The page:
When we started, the majority of our shows were in backyards and it wasn’t just hardcore bands playing. So we’d be playing with metal bands, pop-punk bands, skinhead bands, ska bands, every kind of LA-based DIY band. And, well, because we rolled deep and the bands were not exactly of the same cloth, there were always fights. Most of us in the band were actually not really into it, thus all our songs were about not fighting, but yeah they were written because there was so much fighting [laughs].
The turnout wasn’t always great but now with social media coming into play now it brings in a whole new crowd of people that you really didn't see at shows before, which is a good thing because the diversity of the crowd is so important that you know get to show your music to different ears and minds of people that never heard our tunes before.
What were some of the bands you shared bills with back then that you had a great connection with?
I mean here you can just go ahead and insert the demo recording we did on tape, we did a shout out thing that included bands from all over that we were real homies with Make Move, Internal Affairs, Lights Out, Allegiance, Desperate Measures, Far From Breaking, Mental and Lockin Out, Set Your Goals, Ceremony, Guns Up!, Diehard Youth and all of Tehachapi.
These were some bands that not only we had great connections with but they were our favorite bands that we had a chance to play and make memories with.
You just mentioned the More to Pride demo that was released in 2003. I think I found it via the B9 board! Did you send that out to a bunch of labels to garner some interest?
We didn't send it to labels being from the ghetto we always had the mentality of the way NWA and Too Short would do it back in the days (hanging out selling them from the back of the trunk type shit). What we would do is roll up to shows and start passing them out while inside or outside the show as people were leaving for the night.
Thinking about it now, that shit was pretty dope! I think we made a dozen or so and Jesse and our mainest homie Eduardo, aka Boogie, passed them out at Posi Numbers 2003.
The reaction was dope! We really gotta give it up to our friends, they are the ones who really helped us out by supporting us at our shows. They are the ones who got the crowd going, after that it pretty much took off on its own.
How did you come to connect with Zach and Kyle from Rivalry Records about working with the band? They were on a great run of releases back then, sort of like Triple B Records for that era.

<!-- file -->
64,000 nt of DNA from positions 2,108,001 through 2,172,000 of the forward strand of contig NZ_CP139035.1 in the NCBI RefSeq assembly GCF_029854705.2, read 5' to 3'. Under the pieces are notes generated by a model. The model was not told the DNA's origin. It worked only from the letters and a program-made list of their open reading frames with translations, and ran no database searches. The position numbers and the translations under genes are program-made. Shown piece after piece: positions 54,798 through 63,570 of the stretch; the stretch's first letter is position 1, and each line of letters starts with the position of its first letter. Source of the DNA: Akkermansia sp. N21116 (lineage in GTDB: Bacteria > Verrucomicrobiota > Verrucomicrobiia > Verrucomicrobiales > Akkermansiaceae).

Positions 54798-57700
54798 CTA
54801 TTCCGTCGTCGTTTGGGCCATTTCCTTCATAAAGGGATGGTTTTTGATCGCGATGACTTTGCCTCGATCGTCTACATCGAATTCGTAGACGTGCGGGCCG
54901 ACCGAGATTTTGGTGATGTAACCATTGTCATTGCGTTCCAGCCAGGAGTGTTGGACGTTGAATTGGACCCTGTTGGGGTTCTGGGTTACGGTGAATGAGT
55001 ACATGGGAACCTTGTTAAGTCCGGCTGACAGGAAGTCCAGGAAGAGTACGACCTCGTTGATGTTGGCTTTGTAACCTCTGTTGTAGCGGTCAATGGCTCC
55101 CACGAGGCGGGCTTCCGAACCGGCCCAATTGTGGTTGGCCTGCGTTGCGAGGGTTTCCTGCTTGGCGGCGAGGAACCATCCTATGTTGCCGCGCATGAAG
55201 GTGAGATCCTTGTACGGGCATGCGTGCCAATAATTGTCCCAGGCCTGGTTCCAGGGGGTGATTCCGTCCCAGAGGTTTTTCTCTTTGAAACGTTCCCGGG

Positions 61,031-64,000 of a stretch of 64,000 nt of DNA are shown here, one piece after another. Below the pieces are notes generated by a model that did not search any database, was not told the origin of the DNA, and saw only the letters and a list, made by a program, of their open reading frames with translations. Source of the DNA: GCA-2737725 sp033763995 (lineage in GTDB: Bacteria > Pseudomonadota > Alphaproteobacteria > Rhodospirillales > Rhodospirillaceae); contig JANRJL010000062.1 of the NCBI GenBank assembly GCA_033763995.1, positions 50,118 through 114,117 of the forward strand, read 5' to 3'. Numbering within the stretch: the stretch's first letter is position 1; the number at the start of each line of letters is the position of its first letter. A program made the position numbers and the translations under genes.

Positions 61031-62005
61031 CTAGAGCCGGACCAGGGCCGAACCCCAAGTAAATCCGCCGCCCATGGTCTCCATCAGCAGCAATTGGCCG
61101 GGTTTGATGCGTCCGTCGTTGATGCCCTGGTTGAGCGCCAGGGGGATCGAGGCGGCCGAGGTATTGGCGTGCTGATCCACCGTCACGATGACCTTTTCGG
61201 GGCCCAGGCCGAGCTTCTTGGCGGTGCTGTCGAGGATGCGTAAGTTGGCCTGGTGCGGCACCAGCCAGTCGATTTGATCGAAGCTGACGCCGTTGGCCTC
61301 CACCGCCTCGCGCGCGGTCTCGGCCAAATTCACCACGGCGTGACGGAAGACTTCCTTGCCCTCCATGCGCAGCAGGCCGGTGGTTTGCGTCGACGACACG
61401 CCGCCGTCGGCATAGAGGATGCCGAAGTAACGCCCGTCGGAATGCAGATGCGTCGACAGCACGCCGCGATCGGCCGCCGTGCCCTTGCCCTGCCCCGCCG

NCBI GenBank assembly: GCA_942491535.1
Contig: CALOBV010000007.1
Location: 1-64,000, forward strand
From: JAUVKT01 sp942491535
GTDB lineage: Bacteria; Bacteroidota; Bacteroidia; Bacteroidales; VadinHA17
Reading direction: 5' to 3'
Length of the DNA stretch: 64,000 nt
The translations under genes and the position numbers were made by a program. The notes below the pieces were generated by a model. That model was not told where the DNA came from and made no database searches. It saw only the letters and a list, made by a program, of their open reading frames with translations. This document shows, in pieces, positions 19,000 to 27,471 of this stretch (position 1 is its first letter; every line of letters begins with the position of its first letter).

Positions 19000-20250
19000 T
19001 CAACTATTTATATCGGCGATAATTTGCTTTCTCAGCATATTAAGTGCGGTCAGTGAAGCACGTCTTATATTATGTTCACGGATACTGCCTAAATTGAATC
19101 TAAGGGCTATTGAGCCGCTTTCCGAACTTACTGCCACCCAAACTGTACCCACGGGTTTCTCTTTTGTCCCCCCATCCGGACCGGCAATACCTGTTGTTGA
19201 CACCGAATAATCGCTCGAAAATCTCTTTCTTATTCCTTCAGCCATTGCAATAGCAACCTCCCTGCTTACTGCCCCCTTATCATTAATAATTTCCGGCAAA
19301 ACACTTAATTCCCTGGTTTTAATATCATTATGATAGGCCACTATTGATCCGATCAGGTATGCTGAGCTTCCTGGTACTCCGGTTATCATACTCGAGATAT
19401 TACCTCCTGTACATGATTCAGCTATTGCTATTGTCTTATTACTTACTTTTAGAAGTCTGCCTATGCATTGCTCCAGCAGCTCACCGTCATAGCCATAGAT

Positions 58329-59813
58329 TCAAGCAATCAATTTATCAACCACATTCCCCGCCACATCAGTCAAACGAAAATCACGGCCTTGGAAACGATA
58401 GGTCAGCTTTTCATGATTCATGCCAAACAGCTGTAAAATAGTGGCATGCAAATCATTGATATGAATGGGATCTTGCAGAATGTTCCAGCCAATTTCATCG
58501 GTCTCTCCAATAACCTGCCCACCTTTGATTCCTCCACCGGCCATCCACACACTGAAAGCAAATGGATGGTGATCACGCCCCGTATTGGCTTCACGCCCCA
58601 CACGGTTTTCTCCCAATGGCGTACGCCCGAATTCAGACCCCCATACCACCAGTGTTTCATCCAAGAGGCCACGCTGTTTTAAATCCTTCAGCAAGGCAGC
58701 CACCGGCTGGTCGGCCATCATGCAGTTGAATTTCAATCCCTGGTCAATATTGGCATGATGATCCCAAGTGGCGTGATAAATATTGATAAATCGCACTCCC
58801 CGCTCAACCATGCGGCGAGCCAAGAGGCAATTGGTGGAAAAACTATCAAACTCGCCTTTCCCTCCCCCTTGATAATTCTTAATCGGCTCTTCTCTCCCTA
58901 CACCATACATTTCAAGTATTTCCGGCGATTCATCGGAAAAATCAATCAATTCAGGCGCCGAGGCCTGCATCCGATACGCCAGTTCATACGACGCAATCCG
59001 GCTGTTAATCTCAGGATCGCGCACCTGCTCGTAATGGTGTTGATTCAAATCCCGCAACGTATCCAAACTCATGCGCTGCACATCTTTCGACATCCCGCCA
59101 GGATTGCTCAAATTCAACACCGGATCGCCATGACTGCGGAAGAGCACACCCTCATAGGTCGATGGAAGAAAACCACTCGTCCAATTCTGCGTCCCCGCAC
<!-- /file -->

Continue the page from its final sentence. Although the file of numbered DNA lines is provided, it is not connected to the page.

We were on a West Coast run with our boys from Make Move. We were playing Gilman Street, Kyle was in attendance that day we played and after the show he hit us up about wanting to work with us. It was trip and blew our fuckin' minds that he wanted to work with us. You can only imagine what that meant for 5 kids coming out of Lynwood.
Yeah man, Rivalry was and still is a great label, you can't erase what he has done for all the bands in the past and he himself is a cool ass dude.
What memories stick out from the recording sessions for the This Is Life EP in 2004?
[Laughs] The secret ending of our album. That shit always gets me, it's a little embarrassing but you know what—fuck it! From me and my boy Marlon [Moreno] rehearsing my lines, Jesse our guitar player cracking jokes on Marlon, to me getting recorded in a deep sleep and snoring my ass off! Good times for sure.
Honestly, the recording was a long time ago and it’s easy to say now that it was all wavy gravy. But we didn’t have a whole lot of experience in a studio, we didn’t exactly know how to express what we wanted to get out of it. Aaron (Castle Ultimate) was super supportive and didn’t put a ton of heat on us to get it perfectly, but yeah, the drums took forever. Ray, aka Nip, on bass was nervous and sometimes couldn’t get the hang of the click. And yet, other foos were all-stars in the studio—I think fuckin' Seth wrote one of our heavy hitters on the spot and tracked in one shot.